If it weren’t for that “cheeky little engine” Caveman would be glued to my leg 24/7.
Thomas from the “Island of Sodor” is the center of all Caveman’s routines. And nothing, I mean NOTHING, can disrupt them.
At bedtime, I must cram myself into Caveman’s mini-bed and listen to a CD of Thomas stories.
And Caveman has other bedtime rules that must be obeyed. I know I may not leave the bed until the first story on the CD is over. Believe Me, I’ve tried. Caveman responds by grabbing Me by the hair and forcing my head back on the tiny, infant pillow we share.
Last night we were following all the procedures: I was wrapped around Caveman and listening to our CD, when I heard a high-pitched shriek coming from the Family room and…
Mini-Me: “YOU MESSED ME UP!”
Mini-Man: “Okay, go ahead. I won’t do it. Start again.”
Then I hear Mini-Me counting and making a disgusting, slurping noise.
Mini-Me: “seventy-nine (slurp), eighty (slurp), eighty-one (slurp), eighty-two…”
I’m listening to her count when suddenly I hear Mini-Man yelling out miscellaneous numbers in a monotone voice.
Mini-Man: “Fifty-eight, ninety, twenty-four, thirty—”
Mini-Me: ” Come ON! I’m telling! MOM! MOM! MOM!”
Now the first Thomas story is not over, so I know I can’t respond to Mini-Me’s cries for help. That would be breaking the rules, and Caveman would punish me for that.
Instead, I grit my teeth and wait until the bell rings on the CD, signaling the end of the first story. And like Pavlov’s dog, I respond appropriately to the bell by giving Caveman a kiss goodnight and turning down the lights.
I hurry into the Family room to find Mini-Me hopping madly around with a Tootsie Pop in her hand. Mini-Man is lying on the sofa with a smug look of satisfaction on his face.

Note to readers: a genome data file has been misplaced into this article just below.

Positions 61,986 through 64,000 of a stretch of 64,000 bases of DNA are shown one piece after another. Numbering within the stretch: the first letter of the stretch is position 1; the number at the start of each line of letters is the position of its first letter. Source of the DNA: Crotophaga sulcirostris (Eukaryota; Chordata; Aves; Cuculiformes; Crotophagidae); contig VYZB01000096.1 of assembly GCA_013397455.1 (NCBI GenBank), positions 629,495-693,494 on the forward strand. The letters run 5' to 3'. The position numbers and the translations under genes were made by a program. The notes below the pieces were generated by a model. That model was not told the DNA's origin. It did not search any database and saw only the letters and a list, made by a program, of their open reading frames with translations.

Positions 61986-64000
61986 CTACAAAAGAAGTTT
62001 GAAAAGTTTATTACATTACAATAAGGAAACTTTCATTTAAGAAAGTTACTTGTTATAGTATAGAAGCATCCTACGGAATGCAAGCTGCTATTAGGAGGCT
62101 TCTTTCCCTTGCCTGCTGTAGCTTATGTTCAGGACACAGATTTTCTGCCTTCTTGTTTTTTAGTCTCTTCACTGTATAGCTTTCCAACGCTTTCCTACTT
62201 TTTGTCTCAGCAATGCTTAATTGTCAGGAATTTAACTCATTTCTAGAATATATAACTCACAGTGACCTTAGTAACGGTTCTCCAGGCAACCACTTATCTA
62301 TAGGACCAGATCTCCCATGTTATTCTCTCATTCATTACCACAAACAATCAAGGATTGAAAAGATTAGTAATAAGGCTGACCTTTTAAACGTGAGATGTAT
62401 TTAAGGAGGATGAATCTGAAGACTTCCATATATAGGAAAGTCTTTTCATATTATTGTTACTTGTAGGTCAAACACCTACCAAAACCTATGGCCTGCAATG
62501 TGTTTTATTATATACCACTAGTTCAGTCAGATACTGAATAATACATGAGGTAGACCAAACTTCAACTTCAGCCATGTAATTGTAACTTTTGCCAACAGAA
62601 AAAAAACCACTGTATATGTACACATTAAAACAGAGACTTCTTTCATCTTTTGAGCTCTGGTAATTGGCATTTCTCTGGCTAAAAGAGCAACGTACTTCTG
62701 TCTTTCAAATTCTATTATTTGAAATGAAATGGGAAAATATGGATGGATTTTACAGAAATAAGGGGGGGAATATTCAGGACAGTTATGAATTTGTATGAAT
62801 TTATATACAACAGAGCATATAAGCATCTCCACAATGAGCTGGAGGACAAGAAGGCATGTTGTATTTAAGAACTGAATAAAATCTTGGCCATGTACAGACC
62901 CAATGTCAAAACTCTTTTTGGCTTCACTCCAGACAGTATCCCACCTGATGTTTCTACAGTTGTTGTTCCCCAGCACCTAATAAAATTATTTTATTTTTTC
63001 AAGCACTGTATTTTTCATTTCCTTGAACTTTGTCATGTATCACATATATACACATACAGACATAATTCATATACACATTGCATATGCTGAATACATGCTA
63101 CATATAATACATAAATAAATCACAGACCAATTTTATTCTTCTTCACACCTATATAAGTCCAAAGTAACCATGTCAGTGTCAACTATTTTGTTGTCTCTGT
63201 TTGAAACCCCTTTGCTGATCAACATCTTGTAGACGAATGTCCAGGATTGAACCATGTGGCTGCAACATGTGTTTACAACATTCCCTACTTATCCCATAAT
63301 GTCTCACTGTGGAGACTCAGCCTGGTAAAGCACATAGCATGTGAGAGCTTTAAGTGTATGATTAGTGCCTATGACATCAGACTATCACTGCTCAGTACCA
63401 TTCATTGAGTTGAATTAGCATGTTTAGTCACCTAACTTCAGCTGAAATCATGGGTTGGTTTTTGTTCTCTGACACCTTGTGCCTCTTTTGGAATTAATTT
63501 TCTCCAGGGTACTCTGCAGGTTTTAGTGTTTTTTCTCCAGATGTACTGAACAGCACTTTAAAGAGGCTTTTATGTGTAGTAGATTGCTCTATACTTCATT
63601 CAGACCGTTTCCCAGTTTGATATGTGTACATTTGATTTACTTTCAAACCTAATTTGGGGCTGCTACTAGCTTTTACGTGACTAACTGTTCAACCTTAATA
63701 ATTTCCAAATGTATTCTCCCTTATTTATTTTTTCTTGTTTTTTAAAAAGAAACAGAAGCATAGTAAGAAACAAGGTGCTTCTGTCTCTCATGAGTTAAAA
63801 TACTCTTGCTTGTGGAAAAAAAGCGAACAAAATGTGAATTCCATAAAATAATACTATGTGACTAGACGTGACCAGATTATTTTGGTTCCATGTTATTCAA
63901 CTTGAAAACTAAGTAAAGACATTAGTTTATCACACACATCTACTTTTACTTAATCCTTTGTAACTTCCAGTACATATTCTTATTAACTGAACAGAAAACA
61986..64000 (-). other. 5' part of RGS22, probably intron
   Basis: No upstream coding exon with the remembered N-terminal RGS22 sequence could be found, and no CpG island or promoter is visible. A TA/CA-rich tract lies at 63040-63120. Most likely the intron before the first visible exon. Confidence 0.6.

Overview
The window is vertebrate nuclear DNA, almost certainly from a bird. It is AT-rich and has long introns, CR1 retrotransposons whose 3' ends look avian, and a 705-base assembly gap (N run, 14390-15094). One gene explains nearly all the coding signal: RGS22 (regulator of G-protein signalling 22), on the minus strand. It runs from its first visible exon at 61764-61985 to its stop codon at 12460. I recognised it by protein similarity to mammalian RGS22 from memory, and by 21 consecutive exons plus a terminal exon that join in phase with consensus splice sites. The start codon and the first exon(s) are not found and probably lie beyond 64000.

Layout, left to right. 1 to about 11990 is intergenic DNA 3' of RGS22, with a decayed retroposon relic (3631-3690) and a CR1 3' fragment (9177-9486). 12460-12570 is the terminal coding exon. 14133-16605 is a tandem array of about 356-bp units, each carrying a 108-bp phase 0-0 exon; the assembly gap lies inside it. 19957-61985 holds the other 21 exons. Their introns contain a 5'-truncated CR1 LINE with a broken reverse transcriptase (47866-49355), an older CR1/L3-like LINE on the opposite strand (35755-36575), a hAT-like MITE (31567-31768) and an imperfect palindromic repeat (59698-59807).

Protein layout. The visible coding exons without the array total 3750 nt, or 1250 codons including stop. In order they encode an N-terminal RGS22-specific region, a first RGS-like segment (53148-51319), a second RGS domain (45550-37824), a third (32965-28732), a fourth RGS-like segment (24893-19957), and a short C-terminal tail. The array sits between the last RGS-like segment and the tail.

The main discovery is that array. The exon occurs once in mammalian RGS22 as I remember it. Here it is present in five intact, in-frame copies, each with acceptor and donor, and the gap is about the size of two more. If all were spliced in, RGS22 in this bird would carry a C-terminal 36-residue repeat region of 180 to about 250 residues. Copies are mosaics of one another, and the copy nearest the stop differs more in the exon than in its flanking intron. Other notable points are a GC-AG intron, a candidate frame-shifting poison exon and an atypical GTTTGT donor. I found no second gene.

Mini-Me: (furious) “MOM! He is messing me up! Tell him to STOP!”
Me: (tired, exasperated) “WHAT is the problem?”
Mini-Me: “I’m counting how many licks it takes to get to the center of the Tootsie Pop, and HE keeps making me confused!”
Now you would think that counting the licks is just a commercial-inspired game, but to Mini-Me, it’s serious business.
Like Caveman’s obsession with Thomas, Mini-Me has her own obsessions. And one of them is trying to outdo characters on TV. That owl, or a new slick Tootsie Pop pusher, is taunting her into trying to solve the big mystery.
Mini-Man is far more cynical than Mini-Me. Age has spoiled him.
Mini-Man: “Mom, she is driving me crazy. Tell her she can’t do it. Tell her to give it up.”
Me: “No. She can count if she wants. Don’t interrupt her.”
So Mini-Me begins to count again. Mini-Man gets off the couch, throwing a smirk at me that says, “she’s all yours,” and goes to his room. I know he has beaten Me, which might have been his plan all along. He’s crafty that way.
I finally take the Tootsie Pop away from Mini-Me, jot down the number of licks she is on, and put the sucker safely away so she can continue her quest tomorrow.
So ends the day.
In my bed I listen to the now quieter sounds in the house. Caveman’s CD is playing Thomas’ “Theme Song” over the baby monitor. Man is tapping the keys of his computer. And Mini-Man is strumming his guitar and singing off-tune.
I pull out my phone and go through all twitter posts @leannrimes. Then I pull one of the books from the large stack that I MUST flip through in order to fall asleep and realize I have my own routines, my own obsessions.
I wonder what has caused all of these quirky behaviors? Why is the Family so weird?
But like the answer to the Tootsie Pop mystery, the Family may never know.
“Mini-Man has a lacrosse game in the Outer Banks,” Man said in his matter-of-fact way. What he really meant was he would take Mini-Man on an overnight trip to the beach and I would stay home with the other two non-lacrosse players.
I was envious. I wanted to watch Mini-Man play lacrosse. Also, going on a trip with Mini-Man and Man means quiet. While they can speak, they both are perfectly content not to. I mean, here I was left with Mini-Me and Caveman. And there is never peace when those characters are around.
And we would be at home with nothing planned, so we would need to manufacture our own entertainment.
Of course I had nothing to fear. Mini-Me immediately came up with a plan. She usually does.
Mini-Me: “We can have Girls’ Weekend. We’ll just do girl stuff.”
Me: “But what about Caveman. What can he do?”
Mini-Me: “He can be one of us. But just for this weekend.”